High Blood Pressure

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This topic contains 10 replies, has 9 voices, and was last updated by Avatar of emzman emzman 6 years, 5 months ago.

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  • #10996
    Avatar of emzman
    emzman
    Participant

    So, I took my blood pressure today and it read 132/75. I’m 37 yrs.-old with a history of heart disease on both sides of my family. I’m 5’5″ and weigh around 190 lbs. My mom says that it’s high for my age. I’ve been training 10-12 hours per week for the last 3 years. My question is, isn’t exercise supposed to keep my b.p. down? I don’t think that my diet is that bad. I don’t eat very much fried food and I eat a lot of carbs and protein (mostly chicken). I don’t eat as much as veggies as I should though. Any suggestions on how to lower my b.p. would really help.

    #102602
    Avatar of fpugsley
    fpugsley
    Participant

    I would suggest cutting out all salt from your foods. dont add it to anything and dont eat out much. I have high BP also, and eating right, training and not putting salt on anything seems to keep me from needing medication, and I am only 28.

    Dont use any stimulants like coffee, or other “sports supplements” because pretty much anything you use as a supplement will raise your BP.

    Other than that, what does your regular doctor say about your BP history? He/she should be able to give you sound advice.

    #102605
    Avatar of WillbIM1Day
    WillbIM1Day
    Participant

    You’re totally in the “normal” range and have nothing to worry about. Check out this chart:

    http://www.vaughns-1-pagers.com/medicine/blood-pressure.htm

    With the amount you train and the number of calories you consume, if I were you I’d be more cognizant of my cholesterol numbers (triglycerides, LDL, total cholesterol). Your training is nothing but a treat for your BP and heart rate.

    #102607
    Avatar of emzman
    emzman
    Participant

    I haven’t seen a doctor in 6 years. You can say that I have a phobia about going to the doctors. It seems like they never have anything good to tell you.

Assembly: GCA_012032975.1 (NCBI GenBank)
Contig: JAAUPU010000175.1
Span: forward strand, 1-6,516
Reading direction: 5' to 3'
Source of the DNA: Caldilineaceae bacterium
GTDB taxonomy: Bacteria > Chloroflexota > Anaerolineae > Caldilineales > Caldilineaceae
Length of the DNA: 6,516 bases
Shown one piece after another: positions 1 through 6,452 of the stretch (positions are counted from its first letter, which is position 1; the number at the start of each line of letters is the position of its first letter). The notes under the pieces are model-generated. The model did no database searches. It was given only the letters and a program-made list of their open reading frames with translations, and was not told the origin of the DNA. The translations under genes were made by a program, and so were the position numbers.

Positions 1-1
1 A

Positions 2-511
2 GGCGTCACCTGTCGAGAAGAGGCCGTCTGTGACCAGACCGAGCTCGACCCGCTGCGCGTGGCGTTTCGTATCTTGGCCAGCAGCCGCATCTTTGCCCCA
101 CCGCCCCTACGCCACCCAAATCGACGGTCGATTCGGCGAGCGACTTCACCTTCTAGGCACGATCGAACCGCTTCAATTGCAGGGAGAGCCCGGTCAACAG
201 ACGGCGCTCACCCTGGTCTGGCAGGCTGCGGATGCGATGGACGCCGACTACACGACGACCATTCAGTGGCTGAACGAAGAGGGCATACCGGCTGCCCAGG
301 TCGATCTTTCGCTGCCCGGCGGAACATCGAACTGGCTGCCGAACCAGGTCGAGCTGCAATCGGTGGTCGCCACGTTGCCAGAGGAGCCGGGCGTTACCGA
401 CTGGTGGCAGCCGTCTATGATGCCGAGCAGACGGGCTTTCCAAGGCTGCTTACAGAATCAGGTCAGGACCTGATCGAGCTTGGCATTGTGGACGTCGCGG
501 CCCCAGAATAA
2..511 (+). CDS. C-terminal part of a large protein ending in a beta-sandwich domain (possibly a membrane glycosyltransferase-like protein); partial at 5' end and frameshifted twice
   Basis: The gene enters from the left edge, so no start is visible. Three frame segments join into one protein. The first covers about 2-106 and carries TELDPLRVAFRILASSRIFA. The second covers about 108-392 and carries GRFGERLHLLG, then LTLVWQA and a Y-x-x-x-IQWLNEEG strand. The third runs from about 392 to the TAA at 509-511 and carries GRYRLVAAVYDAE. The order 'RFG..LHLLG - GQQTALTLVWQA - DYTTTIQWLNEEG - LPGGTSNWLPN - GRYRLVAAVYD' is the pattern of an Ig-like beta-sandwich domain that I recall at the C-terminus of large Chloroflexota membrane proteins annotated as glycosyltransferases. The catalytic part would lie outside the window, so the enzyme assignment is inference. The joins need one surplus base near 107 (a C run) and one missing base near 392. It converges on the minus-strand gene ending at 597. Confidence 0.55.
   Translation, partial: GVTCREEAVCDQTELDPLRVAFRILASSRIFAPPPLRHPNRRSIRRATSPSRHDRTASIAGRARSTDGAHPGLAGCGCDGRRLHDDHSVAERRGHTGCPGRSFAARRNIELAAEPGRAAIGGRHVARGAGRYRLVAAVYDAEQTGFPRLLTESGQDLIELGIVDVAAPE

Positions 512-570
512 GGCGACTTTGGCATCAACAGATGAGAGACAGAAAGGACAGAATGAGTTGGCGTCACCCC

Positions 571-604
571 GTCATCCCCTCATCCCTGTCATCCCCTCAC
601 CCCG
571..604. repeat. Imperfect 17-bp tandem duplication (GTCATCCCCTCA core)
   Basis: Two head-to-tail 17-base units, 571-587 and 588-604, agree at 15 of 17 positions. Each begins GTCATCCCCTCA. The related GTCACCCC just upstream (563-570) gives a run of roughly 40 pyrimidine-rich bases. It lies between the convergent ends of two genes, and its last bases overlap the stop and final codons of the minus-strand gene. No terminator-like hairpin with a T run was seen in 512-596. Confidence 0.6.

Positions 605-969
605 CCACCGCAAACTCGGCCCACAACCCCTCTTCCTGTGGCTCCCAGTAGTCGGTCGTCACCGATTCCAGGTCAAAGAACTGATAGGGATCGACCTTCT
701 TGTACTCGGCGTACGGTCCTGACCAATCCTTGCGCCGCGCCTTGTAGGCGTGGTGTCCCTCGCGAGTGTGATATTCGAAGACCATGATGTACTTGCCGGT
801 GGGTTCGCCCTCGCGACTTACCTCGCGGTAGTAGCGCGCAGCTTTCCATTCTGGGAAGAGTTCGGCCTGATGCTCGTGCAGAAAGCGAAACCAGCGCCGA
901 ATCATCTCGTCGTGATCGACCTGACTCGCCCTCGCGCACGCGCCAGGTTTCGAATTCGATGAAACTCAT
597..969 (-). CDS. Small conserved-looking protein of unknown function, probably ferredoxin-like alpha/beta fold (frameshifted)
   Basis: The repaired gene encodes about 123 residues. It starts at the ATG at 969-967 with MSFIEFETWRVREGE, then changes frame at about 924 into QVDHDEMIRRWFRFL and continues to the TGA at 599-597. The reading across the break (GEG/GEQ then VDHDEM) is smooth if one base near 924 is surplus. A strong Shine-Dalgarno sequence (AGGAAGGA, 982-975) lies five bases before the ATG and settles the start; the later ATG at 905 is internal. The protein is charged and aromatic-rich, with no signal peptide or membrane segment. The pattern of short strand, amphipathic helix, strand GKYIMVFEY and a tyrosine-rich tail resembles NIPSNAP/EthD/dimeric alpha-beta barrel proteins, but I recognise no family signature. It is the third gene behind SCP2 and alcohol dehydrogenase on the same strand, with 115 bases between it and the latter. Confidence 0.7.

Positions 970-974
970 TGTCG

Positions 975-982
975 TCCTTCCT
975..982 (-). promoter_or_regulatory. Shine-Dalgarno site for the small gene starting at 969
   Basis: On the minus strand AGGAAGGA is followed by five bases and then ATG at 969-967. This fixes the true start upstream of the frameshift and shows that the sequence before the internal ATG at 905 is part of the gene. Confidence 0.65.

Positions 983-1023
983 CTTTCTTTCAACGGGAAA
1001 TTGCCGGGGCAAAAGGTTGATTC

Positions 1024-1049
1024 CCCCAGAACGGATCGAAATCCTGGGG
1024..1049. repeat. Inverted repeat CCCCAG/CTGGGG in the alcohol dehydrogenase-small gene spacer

#102611
    Avatar of qb ant
    qb ant
    Participant

    Your bp isn’t all that high, but you should definitely see your doctor and have a history with him – yearly physicals and so forth – this way you and your dr will have all your numbers, bp, cholesterol, etc. and you’ll both know what is normal for you. With heart disease in your family, it is VERY important to see your doctor – training and eating right and all that is great and certainly a step in the right direction, but go the distance and get checked out.

    #102620
    Avatar of big 3
    big 3
    Participant

    Believe it or not. Pistachios, Walnuts and I believe Almonds are a natural way to lower your BP.
    http://live.psu.edu/story/23884
    or here
    http://www.foodreference.com/html/a-pistachio-hea-208.html

    I seem to remember just like the BP medicine, you have to eat them every day.
    A friend was part of this study. He was eating 10% of his daily calories from pistachios.
    Result was 20 points lower on both numbers of his BP and lower cholesterol as well.
    5% was also effective but 10% is where he saw the biggest difference.

    I suppose all people react differently, my friend had one of the larger reactions within the study.
    I’m not a fan of taking medicines long term, so if this were an issue for me, I’d be trying it.

    Hope you find something that works.

    #102630
    Avatar of Tamara
    Tamara
    Participant

    My husband recently learned that he has high blood pressure and started taking medication. Very difficult for him to hear — he’s 51 with a family history, but has been an athlete his whole life (Army Special Forces, etc…). He kind of has to think about it in terms of the fact that exercise has been keeping his blood pressure down, in relation to where it would be if he wasn’t exercising. At a certain point, factors like genetics do play a part.